from Greek Κύπρος which is Cyprus in English. The island where western ancients got their
metals from. And emia meaning presence in blood. High copper presence in blood. But where did this copper come from, she ate
potatoes and why is it causing these problems? At this realization, CG’s dad tells the
medical team that he had gotten sick from the potato salad, in a similar fashion, just
not as severe. He recalled that he used a copper pot and
utensils that he bought from an antique store to prepare the pickles he put in that potato
salad. But how does copper from a pot and tongs,
get into pickles? Well, there’s some basic chemistry to be
known here. Copper when exposed to oxygen and moisture
in the air, reacts. This can happen to pots if they’re not coated
well. If it’s antique, there’s a good chance,
then there’s a good chance it wasn’t coated well (or at all). The moisture from condensation in the pot,
likely reacted with the copper and created something called copper oxide. This is exactly how old pennies got dirty,
because they’re made of copper too. When pickling vegetables, vinegar is used. Vinegar is an acid. Vinegar, reacts with copper oxide, picking
it off the pot, and putting it in the pickles,
and then into the potato salad. In the body, copper disrupts normal functions. Because CG ate it in the potato salad, it
traveled from her stomach, to her liver. And just like how it reacted with oxygen when
it was in the pot, it reacts with oxygen in her liver, creating reactive oxidative species,
that destroy everything. For CG, her mitochondria cannot be the powerhouse
of the cell because this reactive oxygen, disturbs energy production. Disrupting this metabolism, damages the cell. Additional injury is delivered to the DNA,
as CG’s liver cells all start to burst. And as this process happens at a cellular
level, the liver tissue becomes injured, causing problems with her blood clotting factors causing problems with albumin production causing impaired uptake of bilirubin, causing jaundice everything that is happening to CG. If too much copper is her problem, is there
a way we could somehow remove that copper from her body? Maybe. Because copper likes to react with oxygen,
and it does so by pulling electrons away, then we can ask a heavier element, similar
to oxygen, to react with copper instead? On the outside of this molecule, we want it
to dissolve in water, so that it can be removed by the kidneys, and put in the urine. CG was given Penicillamine. Not the antibiotic penicillin. Penicillamine. The sulfur and nitrogen capture the copper,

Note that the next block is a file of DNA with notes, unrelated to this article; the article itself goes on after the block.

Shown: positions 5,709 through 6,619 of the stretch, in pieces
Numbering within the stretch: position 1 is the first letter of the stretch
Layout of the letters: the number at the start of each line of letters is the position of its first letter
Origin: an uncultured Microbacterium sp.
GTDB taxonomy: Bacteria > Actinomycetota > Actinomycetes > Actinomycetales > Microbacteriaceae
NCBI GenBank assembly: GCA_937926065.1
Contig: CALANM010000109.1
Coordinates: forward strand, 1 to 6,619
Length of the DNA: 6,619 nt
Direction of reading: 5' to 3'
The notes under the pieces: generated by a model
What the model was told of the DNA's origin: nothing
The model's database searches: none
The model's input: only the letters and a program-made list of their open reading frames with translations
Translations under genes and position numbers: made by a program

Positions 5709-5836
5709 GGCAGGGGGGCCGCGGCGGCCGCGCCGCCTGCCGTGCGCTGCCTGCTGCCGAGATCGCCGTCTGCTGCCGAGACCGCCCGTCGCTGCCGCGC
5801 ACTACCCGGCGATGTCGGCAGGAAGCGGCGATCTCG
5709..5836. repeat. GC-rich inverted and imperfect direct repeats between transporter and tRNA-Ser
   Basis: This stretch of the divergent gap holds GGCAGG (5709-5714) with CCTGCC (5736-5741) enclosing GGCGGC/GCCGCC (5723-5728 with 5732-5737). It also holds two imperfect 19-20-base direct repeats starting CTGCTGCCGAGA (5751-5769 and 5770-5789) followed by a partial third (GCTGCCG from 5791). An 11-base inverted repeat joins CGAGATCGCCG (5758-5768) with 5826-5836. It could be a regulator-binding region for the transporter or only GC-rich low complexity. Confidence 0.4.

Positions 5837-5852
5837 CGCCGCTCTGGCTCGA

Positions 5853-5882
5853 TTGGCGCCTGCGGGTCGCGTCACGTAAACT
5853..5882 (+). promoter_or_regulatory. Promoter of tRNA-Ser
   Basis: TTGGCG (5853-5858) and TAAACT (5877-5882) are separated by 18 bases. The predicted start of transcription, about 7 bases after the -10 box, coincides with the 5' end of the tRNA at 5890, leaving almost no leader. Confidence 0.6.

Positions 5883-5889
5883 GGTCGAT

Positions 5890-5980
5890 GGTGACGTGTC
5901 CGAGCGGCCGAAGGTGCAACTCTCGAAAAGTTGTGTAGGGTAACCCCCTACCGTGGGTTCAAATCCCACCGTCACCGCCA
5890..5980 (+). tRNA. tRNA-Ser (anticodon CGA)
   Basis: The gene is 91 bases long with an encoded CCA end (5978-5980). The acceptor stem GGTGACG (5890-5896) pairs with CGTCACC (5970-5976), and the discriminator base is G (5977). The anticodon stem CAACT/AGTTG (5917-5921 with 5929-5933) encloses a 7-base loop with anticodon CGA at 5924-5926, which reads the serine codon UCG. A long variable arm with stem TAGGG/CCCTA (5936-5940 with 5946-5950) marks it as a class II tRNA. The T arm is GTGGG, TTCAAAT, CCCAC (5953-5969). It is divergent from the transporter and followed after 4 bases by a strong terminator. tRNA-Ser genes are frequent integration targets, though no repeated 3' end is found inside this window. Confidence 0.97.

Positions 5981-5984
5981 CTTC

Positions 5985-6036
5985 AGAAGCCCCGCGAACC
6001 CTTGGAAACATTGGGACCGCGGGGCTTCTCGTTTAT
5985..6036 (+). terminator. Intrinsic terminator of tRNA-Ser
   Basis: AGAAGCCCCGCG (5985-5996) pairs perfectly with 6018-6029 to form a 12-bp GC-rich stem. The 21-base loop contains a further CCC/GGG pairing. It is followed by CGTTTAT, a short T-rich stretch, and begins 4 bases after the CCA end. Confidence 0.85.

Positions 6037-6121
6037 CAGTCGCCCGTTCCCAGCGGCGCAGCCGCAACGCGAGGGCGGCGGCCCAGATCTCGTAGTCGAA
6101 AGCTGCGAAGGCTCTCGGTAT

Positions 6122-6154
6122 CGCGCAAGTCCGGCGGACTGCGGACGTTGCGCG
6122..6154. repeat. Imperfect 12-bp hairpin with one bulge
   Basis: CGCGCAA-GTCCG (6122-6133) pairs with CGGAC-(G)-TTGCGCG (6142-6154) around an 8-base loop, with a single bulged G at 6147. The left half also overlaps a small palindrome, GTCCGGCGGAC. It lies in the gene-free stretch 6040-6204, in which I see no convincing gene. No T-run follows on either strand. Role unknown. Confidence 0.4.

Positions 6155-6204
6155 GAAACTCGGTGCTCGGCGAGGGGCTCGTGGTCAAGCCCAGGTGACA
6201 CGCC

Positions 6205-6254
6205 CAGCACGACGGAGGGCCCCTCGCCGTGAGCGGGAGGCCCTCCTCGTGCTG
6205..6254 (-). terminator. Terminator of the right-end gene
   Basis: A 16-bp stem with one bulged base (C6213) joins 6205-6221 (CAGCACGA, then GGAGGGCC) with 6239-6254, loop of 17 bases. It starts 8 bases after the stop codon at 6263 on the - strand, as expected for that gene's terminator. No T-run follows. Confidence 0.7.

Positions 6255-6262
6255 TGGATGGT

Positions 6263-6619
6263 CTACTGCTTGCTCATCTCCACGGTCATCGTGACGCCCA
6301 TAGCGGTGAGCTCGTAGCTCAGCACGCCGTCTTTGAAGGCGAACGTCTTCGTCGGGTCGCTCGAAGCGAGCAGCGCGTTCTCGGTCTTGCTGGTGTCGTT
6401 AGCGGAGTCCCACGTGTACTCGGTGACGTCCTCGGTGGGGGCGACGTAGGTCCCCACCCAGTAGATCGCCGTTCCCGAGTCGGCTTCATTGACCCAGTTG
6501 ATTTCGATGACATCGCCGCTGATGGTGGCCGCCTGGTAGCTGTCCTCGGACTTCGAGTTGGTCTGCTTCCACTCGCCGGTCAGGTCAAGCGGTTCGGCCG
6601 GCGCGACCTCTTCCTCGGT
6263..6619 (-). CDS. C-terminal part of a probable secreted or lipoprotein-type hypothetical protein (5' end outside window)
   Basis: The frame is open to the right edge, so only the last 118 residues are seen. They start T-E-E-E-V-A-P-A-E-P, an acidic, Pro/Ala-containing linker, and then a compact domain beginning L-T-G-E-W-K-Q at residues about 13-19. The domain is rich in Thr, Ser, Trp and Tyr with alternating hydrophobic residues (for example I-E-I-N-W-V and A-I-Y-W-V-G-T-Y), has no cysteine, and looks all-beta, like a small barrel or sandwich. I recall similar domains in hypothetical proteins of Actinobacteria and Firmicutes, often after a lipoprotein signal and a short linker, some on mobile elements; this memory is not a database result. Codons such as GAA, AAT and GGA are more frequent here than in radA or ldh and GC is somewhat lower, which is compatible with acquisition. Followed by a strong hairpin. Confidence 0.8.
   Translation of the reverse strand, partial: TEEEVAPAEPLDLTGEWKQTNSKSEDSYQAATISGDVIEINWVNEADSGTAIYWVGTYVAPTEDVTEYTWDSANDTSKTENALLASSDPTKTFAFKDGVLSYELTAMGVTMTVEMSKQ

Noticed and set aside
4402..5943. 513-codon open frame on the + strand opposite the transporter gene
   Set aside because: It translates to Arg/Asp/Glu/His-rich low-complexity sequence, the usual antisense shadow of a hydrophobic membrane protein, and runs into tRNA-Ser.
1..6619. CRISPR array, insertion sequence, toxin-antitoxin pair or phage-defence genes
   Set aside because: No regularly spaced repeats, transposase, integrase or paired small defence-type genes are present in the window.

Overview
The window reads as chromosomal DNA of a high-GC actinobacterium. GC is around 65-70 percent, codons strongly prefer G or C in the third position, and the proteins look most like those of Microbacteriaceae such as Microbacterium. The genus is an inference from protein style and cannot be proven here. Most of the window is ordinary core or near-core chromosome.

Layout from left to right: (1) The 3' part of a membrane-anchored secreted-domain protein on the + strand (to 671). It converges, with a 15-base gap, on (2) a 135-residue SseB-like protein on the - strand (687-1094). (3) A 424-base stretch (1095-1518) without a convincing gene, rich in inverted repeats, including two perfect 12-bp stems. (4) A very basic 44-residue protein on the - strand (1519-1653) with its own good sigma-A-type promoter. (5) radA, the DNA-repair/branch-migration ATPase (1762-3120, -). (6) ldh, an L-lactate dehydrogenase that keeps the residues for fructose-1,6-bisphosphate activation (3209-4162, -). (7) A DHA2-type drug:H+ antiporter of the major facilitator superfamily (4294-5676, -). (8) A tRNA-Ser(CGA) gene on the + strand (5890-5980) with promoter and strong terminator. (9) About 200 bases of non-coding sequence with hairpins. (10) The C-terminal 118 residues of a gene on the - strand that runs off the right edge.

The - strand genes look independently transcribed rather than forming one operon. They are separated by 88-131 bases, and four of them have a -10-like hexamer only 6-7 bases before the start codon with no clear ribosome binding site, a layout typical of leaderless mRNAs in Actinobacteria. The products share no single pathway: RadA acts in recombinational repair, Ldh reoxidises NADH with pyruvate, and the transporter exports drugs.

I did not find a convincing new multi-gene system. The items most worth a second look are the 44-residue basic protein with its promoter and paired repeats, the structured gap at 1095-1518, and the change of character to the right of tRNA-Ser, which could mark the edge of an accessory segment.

and the entire complex is filtered by her kidneys, and released in her urine. After 8 days in the hospital, CG was discharged,
as she seemed to make a recovery. More visits with her dad prompted her to never
again, eat any of his cooking, even if he vowed to never use antiques to cook. But as the weeks go by, CG doesn’t seem
to be ok. After discharge from the hospital, that deterioration
in balance, gait and speech she had before eating the potato salad, was getting worse. Even though she never again ate her dad’s
food, her mom started noticing her jaundice again. At school, rumors started going around that
CG was going to have a baby. Her stomach had a bump. She’d be found before class in the bathroom,
huddled over the toilet, with what looked like morning sickness. And during class, she had to leave the room,
because she couldn’t stop sweating. Back in the emergency room again, CG tells
the doctors about a burning in her stomach. She is found to have ataxic gait. A meaning without and taxic meaning order. Gait being her walk. It was awkward, imbalanced, disorderly. This was combined with dystaxic handwriting
and slurred speech, all of which can point to some potential neurodegeneration, not found
when she ate that potato salad. meaning something has been happening since then Jaundice and ascites are found, again. A blood test this time reveals that her clotting
factors, are just not working properly now (students- INR limit for acute liver failure?). They were borderline last time, but it’s
clear now that something’s wrong. Usually, a liver problem on this scale like
this would cause mental status change (hepatic encephalopathy) This is because the liver processes ammonia
that comes from a breakdown of proteins in your GI tract. But if the liver is failing, this ammonia
spills into the body, and goes to the brain. But now the question is, does CG have liver
injury, or liver failure? It’s important to make the distinction because
failure is much more severe than the injury. Jaundice, ascites, and the blood test confirm
something’s wrong with her liver. The clotting factor problem is an emergency
because it can lead to something terrible, if nothing is done about it. In adults, it’s hard to qualify liver failure,
without the mental status change. But CG isn’t an adult. She’s 17. Her motor dysfunctions are not mental status
change. About half of pediatric patients can present
without this, and still have acute liver failure. And in CG, she has acute liver failure. Ultrasound finds that her gallbladder is swollen. Inside, there appears to be a sludge that
has been building up over time. Bile is a fluid made by the liver, and stored
in the gallbladder, that helps the body digest fats. This sludge means that CG’s liver could
be making something, that it shouldn’t be. A calculation is made on her blood test results. With 100% specificity and sensitivity, the
calculation reveals that CG has Wilson’s Disease, a genetic disease that prevents the
liver from eliminating copper from the body. (students, what is this Wilson’s disease
test?). She is immediately transferred to the intensive